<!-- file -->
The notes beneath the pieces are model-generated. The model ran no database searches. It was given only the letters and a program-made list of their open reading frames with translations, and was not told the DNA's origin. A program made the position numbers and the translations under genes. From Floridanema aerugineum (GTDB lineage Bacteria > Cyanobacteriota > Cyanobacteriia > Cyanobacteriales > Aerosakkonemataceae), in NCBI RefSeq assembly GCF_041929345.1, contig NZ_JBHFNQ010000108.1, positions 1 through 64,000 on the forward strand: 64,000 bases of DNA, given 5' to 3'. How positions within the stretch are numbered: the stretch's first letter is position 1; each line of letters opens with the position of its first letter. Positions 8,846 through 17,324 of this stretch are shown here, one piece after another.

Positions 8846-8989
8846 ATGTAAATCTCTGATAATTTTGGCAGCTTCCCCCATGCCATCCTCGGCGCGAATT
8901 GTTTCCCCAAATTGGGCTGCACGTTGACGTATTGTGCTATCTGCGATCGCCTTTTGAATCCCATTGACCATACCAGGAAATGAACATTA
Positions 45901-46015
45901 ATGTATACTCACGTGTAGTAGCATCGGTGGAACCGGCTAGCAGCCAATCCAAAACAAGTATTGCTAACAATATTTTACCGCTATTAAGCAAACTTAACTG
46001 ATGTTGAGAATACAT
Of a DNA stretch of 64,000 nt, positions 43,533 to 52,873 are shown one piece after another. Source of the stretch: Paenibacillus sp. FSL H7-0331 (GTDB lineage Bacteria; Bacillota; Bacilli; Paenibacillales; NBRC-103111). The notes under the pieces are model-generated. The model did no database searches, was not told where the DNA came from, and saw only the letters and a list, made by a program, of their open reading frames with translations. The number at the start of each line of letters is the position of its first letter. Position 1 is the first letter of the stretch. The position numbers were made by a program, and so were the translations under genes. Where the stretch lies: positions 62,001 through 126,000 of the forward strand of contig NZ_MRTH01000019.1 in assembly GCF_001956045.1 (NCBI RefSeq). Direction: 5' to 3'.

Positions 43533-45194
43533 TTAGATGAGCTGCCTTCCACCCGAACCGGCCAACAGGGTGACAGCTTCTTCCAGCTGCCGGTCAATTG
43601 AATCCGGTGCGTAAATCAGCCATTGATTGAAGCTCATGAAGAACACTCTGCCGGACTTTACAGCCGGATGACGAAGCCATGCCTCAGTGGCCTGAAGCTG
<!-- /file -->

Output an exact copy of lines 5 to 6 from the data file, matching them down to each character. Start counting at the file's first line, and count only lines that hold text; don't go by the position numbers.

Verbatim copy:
Positions 45901-46015
45901 ATGTATACTCACGTGTAGTAGCATCGGTGGAACCGGCTAGCAGCCAATCCAAAACAAGTATTGCTAACAATATTTTACCGCTATTAAGCAAACTTAACTG